In a few conversations in recent days I’ve been noticing how there is often an assumptive merging of two (for me) distinct concepts – millennials and digital natives.

I see myself as a digital native. Although I can kind of remember a time without computers around me, I struggle to. I taught myself to program on a BBC Model B in my teens. Moreover I was using dial-up bulletin boards to swap files and share stories at about the same time and was involved in online communities when the Web was still a bunch of static pages. Facebook and their ilk feel familiar to me in many ways bar the mass adoption and fancy user interfaces. I was doing Internet on my phone before there was any point in doing Internet on my phone.

Being born in 1970 I’m certainly not a millennial.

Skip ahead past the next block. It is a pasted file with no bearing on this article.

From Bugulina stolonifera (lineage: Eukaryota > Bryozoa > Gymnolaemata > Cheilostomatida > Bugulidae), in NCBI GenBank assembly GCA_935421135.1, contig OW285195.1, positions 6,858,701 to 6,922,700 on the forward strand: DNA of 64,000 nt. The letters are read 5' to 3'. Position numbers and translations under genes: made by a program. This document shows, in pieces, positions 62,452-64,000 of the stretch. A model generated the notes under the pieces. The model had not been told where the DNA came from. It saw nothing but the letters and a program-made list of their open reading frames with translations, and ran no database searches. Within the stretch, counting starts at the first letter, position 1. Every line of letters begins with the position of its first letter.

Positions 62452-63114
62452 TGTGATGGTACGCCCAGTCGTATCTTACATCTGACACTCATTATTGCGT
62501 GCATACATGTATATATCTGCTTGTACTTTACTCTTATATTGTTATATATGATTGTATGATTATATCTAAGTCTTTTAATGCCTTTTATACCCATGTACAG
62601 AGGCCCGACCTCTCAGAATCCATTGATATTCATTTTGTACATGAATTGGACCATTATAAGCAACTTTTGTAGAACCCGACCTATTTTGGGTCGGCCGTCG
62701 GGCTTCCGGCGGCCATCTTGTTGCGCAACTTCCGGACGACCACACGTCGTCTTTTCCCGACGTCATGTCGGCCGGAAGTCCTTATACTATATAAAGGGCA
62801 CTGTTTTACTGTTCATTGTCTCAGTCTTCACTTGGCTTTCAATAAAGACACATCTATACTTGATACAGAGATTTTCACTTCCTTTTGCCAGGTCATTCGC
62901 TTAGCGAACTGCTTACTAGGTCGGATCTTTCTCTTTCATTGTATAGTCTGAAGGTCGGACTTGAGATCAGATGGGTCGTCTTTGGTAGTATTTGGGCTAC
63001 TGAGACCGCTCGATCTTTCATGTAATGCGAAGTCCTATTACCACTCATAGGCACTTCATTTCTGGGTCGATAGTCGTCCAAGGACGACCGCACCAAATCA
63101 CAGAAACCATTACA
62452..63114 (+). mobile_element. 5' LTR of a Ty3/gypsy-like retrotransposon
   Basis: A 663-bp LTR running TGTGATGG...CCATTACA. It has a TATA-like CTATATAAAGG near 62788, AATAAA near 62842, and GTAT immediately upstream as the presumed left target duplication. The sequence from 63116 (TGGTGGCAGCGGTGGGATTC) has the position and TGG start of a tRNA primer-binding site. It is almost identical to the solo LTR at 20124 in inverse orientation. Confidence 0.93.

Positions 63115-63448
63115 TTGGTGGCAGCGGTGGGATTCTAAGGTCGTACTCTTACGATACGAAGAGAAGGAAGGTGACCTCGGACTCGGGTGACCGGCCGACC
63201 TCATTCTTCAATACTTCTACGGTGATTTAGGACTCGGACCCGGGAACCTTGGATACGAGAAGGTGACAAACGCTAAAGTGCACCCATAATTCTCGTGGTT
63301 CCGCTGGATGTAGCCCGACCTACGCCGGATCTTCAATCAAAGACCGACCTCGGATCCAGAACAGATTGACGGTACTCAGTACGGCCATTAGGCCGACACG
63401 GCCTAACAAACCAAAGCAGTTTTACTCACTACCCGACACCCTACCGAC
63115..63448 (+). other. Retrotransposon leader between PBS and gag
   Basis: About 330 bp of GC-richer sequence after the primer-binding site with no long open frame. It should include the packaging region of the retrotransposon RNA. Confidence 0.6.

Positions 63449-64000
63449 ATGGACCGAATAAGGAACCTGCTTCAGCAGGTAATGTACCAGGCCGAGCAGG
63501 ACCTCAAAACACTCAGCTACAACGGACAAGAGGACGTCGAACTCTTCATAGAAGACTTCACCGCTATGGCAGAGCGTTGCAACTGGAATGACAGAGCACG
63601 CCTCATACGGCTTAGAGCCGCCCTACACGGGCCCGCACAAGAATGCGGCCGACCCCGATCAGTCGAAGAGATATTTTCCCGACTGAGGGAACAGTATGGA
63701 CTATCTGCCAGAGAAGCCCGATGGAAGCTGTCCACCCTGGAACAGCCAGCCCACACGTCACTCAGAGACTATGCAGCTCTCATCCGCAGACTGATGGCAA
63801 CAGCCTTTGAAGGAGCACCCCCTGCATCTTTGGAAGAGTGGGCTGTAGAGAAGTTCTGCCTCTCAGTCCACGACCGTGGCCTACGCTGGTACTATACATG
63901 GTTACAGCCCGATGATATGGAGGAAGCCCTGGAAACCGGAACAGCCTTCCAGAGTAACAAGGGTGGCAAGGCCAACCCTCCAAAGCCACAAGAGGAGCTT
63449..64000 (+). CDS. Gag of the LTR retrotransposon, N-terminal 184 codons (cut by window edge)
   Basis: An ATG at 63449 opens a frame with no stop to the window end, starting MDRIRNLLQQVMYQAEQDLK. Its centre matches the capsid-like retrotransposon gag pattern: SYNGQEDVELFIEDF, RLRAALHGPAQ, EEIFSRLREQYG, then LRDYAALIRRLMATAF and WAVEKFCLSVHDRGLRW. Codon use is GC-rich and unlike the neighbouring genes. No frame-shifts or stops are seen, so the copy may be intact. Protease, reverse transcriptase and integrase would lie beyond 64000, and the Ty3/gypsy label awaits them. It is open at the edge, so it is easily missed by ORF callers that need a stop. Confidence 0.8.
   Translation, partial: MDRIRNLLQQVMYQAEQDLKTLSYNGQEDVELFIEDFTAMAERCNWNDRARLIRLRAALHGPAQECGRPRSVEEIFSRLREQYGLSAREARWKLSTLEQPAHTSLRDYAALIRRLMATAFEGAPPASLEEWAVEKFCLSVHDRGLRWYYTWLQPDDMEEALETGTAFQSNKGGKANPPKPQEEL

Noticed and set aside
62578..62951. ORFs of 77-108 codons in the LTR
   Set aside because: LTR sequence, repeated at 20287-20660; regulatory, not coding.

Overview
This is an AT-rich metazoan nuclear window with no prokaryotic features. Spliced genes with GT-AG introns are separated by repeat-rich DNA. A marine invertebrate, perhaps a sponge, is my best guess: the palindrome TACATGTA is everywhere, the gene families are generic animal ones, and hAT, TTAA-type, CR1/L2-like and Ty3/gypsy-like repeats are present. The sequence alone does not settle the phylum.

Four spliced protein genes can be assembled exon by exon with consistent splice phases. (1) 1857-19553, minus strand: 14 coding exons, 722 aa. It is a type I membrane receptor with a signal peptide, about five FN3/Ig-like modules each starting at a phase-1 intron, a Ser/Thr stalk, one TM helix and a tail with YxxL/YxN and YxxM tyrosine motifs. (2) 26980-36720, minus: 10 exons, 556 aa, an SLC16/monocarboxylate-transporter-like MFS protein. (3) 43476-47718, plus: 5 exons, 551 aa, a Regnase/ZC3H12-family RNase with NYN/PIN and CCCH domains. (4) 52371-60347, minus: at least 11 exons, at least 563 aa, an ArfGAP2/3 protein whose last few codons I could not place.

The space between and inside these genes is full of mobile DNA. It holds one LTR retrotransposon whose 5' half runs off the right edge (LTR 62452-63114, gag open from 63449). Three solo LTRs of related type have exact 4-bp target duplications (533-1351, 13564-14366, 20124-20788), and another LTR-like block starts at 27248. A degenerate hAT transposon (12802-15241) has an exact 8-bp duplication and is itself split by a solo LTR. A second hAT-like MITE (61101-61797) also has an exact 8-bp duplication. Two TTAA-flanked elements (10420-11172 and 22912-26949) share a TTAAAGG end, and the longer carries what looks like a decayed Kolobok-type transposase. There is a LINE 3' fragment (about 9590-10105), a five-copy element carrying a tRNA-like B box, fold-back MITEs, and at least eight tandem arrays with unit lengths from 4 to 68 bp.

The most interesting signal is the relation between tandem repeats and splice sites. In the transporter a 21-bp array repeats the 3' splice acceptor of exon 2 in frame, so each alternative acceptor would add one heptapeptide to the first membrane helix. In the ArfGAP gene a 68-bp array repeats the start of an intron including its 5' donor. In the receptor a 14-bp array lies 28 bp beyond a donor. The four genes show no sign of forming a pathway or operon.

But assuming that people who have been born into a world where digital technology is ubiquitous inherently understand its importance is a risky game. Whilst Gen Z and Millennials might be happily using social networks, they don’t necessarily understand the importance of having a network.

My grandparents weren’t born into a world of ubiquitous motoring. Their relationships with their cars were very different from mine with mine. Were they better drivers than me? Well their generation had little impact on that – my maternal grandfather was a reasonable driver, my abiding memory of being in a car with my paternal grandfather was the smell of burning clutch.

But did they understand the value of easy travel, and did they make more of it as a result? Possibly.

Do kids coming into the workforce today and in the next few years inherently understand the value and importance of developing and nurturing a professional network because they spend their time on SnapChat? That’s a dangerous, and quite frankly wrong, assumption.

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